Liquid nitrogen, what is used for?

In the gaseous state, nitrogen surrounds us constantly – it is the main component of the air on the Earth. But we rarely encounter liquid nitrogen in everyday life. However, it is manufactured industrially and extremely useful for certain applications.

Nitrogen becomes liquid only at extremely cold temperatures, since it boils from -196 ° C. This makes liquid nitrogen a refrigerant that can maintain a temperature well below the freezing point of water – a property that is used for different applications.

Liquid nitrogen is also a source of easily transportable nitrogen gas, itself used for various applications.

Preservation of biological material

Liquid nitrogen is especially a refrigerant suitable for the preservation of biological materials such as cells or blood, for laboratory work at low temperature or for transport. It keeps the equipment refrigerated until all of the nitrogen has evaporated.

Cooling of superconductors at high temperature

Liquid nitrogen also plays a role in creating powerful magnetic fields using superconductors. This works in the following way: in a whole series of electrical conductors, the electrical resistance suddenly disappears below a certain temperature (very low), the electric current can then circulate without encountering any resistance. This property is called superconductivity. The superconducting conductor transition normally occurs at a temperature of -270 ° C. But now it is also known to produce materials that become superconductors to -170 ° C, called high temperature superconductors. Because liquid nitrogen has a temperature of -196 ° C, it is suitable for refrigerating these superconductors. It is also a little less expensive and easier to manufacture than liquid helium which is used for other superconductors. Superconductivity is used today to create powerful magnetic fields with superconducting coils. This is needed, for example, in nuclear magnetic resonance tomography for medical diagnostics or in particle accelerators for basic physics research.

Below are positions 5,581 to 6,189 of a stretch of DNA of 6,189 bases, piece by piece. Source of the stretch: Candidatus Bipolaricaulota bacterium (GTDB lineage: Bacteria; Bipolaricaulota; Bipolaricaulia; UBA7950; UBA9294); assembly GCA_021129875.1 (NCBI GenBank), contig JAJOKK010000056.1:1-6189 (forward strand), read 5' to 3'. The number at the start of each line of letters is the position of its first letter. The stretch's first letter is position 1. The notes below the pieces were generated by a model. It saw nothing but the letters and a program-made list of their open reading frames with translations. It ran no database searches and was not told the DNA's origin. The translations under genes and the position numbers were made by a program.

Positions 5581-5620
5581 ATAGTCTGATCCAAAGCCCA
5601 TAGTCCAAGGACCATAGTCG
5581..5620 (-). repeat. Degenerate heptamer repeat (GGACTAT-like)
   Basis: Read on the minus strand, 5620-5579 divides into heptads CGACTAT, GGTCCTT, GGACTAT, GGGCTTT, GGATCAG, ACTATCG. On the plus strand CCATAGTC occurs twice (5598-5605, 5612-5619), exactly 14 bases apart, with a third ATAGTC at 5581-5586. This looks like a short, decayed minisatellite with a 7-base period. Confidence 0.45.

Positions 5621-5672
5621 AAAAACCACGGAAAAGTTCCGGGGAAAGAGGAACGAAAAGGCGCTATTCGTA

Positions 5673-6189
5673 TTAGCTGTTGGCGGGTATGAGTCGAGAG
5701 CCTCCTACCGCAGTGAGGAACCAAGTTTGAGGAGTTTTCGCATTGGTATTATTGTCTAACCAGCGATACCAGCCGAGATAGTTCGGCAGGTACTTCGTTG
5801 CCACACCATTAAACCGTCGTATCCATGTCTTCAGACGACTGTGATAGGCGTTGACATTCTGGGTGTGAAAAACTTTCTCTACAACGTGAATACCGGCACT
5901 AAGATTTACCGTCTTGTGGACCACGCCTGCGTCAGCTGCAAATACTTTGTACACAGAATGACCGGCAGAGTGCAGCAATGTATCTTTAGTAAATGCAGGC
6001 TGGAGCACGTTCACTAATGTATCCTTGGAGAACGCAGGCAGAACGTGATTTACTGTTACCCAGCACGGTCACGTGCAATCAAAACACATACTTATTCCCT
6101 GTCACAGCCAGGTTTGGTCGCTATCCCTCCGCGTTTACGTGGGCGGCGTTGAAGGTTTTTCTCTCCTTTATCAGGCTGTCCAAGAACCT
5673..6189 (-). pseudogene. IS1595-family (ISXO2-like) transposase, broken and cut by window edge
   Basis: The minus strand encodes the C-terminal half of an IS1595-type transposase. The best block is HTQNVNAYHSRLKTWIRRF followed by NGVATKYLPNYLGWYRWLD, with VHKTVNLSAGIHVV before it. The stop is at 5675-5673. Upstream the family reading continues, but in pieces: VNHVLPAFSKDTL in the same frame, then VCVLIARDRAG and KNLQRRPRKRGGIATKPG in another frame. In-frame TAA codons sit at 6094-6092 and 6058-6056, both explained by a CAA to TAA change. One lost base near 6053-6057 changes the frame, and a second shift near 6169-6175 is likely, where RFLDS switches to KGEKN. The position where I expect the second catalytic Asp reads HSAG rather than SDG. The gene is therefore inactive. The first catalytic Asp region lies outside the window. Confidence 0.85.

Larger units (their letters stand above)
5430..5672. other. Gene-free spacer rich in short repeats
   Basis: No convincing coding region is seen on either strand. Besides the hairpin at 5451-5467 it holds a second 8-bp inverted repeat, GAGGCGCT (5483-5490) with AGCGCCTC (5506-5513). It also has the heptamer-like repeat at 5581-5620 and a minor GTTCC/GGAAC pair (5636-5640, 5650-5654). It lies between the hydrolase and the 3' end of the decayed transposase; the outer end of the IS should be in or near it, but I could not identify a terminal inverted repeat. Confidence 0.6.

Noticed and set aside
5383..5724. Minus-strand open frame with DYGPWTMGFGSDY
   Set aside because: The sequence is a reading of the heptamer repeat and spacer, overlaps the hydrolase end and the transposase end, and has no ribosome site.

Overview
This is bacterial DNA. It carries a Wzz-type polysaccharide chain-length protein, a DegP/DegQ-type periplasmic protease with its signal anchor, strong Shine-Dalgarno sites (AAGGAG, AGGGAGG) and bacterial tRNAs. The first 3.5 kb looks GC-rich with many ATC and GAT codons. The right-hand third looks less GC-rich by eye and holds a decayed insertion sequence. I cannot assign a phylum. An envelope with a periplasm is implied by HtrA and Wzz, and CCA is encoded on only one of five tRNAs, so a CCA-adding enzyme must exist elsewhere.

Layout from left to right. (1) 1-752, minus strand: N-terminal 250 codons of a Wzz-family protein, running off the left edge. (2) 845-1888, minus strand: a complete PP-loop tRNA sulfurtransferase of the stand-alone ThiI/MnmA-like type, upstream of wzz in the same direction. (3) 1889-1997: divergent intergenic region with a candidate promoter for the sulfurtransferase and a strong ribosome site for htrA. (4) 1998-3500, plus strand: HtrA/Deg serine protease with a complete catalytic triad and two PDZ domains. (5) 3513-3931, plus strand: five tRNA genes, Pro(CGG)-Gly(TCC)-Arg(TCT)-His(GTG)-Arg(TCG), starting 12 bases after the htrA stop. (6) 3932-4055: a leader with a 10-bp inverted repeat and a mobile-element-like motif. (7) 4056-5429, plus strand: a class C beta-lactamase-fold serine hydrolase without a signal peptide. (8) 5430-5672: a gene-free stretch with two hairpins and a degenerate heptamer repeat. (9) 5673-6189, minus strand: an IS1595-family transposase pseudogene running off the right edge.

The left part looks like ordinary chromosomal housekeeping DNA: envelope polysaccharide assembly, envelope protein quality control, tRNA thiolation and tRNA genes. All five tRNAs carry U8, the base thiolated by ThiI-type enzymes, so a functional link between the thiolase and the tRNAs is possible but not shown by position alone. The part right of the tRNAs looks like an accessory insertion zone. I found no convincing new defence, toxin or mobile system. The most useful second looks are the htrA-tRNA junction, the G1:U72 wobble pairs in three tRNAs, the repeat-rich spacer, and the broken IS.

Molecular cuisine

Molecular cooking uses biochemical, physical and chemical processes to prepare dishes in a new and unusual way. Liquid nitrogen is thermally shocked to foods due to its low temperature and is therefore ideally suited for making ice creams and sorbets. For this purpose, the liquid nitrogen is mixed gradually with the other ingredients, stirring constantly. Thanks to the fast frost, the aromas are preserved and the ice cream is particularly creamy. In some cities in Germany, there are already glaciers that make all their ice creams in this way!

How is liquid nitrogen produced?

To obtain liquid nitrogen, the air is first cooled until it liquefies. The liquid nitrogen can then be distilled from the liquid air. Liquid nitrogen can be transported in containers called Dewar vases, which operate on the principle of the insulated bottle. These containers formed of two layers of metal or glass separated by a space almost free of air makes them particularly insulating. The temperature is maintained at -196 ° C and the liquid boils and evaporates only very slowly.


Care must be taken when using liquid nitrogen as a coolant: if the liquid nitrogen comes into contact with a much hotter object, it immediately boils and a layer of nitrogen gas forms around it. This layer insulates from direct contact with liquid nitrogen (Leidenfrost effect). This is why liquid nitrogen is not always indicated as a refrigerant.

It is the Leidenfrost effect that makes it possible to immerse one’s hand for a short time directly in liquid nitrogen without undergoing frostbite. But do not try! If, for example, a ring or other thermal conductor is worn, the insulating layer is broken and frostbite occurs immediately. This is why wearing thick gloves is mandatory for the handling of liquid nitrogen.

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